With keynote address by Richard Heinberg of the Post Carbon Institute
Convened by the New England Resilience & Transition network
Saturday, June 11, 2016
10am – 5pm
First Church Unitarian in Jamaica Plain
6 Eliot Street, Boston, MA 02130
Across New England, a new world is being built. Grassroots activists motivated by their love for community and the planet are building resilient local communities, resisting fossil fuel projects, and making sure that all people can thrive now and into the future, regardless of race, class, income and more. On June 11 join a convergence of regional and local actors building this new world. You’ll connect with great people, hear stories and lessons to strengthen your work, help build the New England Resilience & Transition network, and get inspired!
Read more, including the Agenda & Workshop Descriptions, on the NERT Website
About Richard Heinberg
Richard Heinberg is Senior Fellow-in-Residence of the Post Carbon Institute and is widely regarded as one of the world’s foremost Peak Oil educators. He has authored scores of essays and articles and twelve books. Since 2002, Richard has delivered over five hundred lectures to a wide variety of audiences in 14 countries—from insurance executives to peace activists, from local officials to members of the European Parliament. He has been quoted and interviewed countless times for print, television, and radio. Richard has appeared in many film and television documentaries, including Leonardo DiCaprio’s 11th Hour, is a recipient of the M. King Hubbert Award for Excellence in Energy Education, and in 2012 was appointed to His Majesty the King of Bhutan’s International Expert Working Group for the New Development Paradigm initiative. Richard’s animations Don’t Worry, Drive On, Who Killed Economic Growth? and 300 Years of Fossil Fuels in 300 Minutes (winner of a YouTubes’s/DoGooder Video of the Year Award) have been viewed by more than 1.5 million people.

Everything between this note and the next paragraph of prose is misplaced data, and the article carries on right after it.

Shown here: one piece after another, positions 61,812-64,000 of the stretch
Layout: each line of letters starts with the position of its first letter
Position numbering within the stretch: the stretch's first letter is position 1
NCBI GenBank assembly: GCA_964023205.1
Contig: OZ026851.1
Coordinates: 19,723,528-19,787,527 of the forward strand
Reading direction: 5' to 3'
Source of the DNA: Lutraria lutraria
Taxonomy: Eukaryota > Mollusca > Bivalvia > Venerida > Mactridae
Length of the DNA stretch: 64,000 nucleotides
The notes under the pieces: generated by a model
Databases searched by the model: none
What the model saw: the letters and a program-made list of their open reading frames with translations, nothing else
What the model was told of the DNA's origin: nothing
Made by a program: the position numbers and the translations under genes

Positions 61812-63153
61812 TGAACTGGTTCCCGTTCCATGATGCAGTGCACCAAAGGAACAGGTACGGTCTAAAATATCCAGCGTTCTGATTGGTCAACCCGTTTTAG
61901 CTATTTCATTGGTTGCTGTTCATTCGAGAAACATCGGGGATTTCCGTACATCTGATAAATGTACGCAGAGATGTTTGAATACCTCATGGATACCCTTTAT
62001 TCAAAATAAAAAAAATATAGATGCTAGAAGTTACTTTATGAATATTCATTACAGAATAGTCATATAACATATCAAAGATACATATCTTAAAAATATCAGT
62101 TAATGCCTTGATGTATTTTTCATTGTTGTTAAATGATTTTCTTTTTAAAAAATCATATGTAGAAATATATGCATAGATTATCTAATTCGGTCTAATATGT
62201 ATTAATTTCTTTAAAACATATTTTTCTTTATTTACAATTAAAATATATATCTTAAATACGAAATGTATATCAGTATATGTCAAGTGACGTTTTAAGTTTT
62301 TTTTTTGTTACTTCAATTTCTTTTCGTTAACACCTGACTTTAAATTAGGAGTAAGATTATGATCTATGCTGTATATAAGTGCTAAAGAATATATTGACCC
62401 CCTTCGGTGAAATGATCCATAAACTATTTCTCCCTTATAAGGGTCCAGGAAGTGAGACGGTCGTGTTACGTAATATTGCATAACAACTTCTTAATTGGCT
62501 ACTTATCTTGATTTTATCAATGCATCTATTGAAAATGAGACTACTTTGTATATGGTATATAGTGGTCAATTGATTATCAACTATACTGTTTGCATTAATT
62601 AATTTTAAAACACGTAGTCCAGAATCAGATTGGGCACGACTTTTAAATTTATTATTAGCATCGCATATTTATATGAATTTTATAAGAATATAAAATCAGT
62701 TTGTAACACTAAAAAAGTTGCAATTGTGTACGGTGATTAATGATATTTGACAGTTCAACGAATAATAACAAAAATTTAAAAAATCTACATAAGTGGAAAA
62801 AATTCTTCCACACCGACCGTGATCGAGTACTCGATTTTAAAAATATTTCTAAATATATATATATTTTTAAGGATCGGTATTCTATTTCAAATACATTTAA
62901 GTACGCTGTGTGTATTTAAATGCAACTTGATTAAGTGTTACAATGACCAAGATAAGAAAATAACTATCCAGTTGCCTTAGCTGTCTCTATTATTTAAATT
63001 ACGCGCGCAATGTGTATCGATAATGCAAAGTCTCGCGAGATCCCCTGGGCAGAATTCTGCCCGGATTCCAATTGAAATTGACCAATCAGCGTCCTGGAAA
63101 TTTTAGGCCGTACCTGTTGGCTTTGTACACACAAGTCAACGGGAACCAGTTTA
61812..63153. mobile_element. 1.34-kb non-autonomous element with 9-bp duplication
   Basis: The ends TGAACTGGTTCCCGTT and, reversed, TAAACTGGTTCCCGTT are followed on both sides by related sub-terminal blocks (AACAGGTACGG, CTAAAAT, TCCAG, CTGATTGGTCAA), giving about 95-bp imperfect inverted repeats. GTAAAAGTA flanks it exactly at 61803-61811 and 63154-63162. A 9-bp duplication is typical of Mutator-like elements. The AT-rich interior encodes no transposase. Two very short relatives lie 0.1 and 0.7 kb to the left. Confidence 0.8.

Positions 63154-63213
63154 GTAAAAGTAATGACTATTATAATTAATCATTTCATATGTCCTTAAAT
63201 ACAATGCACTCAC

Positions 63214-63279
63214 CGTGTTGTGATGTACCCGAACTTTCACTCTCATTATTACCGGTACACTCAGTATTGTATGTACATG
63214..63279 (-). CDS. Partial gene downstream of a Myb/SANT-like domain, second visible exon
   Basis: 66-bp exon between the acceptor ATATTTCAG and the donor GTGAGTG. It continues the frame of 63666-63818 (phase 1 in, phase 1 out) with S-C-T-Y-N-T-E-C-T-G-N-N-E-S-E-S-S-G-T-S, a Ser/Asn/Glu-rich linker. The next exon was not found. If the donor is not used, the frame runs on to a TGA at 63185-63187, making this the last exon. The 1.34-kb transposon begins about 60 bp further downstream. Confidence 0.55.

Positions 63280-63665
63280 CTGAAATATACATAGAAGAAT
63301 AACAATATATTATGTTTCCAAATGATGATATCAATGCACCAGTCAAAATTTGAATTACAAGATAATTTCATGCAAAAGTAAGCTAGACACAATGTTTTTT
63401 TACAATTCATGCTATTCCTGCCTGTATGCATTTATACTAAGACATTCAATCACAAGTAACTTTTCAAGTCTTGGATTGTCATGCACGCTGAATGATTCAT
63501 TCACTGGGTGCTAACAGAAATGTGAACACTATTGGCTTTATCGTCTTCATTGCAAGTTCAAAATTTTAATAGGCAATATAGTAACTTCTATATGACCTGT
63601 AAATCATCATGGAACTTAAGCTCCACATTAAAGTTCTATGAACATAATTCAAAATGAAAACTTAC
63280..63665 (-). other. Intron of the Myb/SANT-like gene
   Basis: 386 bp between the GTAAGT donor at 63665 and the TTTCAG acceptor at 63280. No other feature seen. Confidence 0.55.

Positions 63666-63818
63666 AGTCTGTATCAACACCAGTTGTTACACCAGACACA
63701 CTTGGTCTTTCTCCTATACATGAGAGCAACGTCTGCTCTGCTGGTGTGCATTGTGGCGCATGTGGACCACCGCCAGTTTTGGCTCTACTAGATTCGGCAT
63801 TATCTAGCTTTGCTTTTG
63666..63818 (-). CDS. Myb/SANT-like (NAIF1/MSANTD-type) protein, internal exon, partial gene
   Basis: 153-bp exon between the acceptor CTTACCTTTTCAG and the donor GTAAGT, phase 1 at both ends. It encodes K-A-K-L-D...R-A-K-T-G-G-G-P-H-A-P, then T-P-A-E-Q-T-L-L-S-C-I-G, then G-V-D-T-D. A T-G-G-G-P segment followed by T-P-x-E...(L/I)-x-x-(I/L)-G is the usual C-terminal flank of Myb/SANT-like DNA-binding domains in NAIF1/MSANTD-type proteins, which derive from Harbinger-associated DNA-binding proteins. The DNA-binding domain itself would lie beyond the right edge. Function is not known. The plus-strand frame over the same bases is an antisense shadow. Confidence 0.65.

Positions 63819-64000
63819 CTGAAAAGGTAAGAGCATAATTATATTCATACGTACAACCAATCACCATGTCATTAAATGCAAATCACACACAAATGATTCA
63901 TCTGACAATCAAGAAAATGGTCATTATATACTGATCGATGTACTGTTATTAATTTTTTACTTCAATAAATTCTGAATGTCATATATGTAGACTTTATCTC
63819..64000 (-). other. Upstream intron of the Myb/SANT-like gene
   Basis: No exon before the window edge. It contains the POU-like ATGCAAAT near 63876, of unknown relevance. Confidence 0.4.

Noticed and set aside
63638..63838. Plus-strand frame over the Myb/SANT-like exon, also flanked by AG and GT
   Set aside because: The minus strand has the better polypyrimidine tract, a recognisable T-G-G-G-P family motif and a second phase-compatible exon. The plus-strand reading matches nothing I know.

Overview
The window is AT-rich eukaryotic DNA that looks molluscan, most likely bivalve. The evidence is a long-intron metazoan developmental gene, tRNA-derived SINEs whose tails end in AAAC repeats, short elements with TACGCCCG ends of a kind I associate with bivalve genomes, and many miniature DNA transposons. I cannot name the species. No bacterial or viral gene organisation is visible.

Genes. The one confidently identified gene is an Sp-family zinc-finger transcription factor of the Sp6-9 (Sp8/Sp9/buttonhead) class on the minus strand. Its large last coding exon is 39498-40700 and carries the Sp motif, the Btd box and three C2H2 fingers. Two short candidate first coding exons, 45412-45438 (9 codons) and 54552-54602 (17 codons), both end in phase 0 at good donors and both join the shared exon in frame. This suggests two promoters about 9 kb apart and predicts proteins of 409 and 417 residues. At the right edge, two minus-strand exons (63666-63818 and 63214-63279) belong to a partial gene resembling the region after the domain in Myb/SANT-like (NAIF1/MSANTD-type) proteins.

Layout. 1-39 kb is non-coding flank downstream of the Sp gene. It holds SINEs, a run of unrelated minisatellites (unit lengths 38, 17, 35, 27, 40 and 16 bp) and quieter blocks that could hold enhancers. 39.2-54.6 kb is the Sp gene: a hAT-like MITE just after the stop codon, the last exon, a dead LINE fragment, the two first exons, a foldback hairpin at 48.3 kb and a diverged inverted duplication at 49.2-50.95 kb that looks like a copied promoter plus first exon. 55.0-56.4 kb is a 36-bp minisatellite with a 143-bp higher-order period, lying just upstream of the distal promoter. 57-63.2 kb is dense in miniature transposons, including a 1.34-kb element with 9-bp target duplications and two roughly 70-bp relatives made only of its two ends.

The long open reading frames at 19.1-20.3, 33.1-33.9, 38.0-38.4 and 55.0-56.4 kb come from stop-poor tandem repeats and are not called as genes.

New England New Economy Transition (New England NET) is working to spread the word about the new economy movement and support community and regional resilience.
New economies are locally rooted, so we root our work in our own backyard – the diverse Boston neighborhood of Jamaica Plain. Check out the Jamaica Plain New Economy Transition.
We also recognize that local economies are nested within larger systems, so we support the New England Resilience & Transition (NERT) network.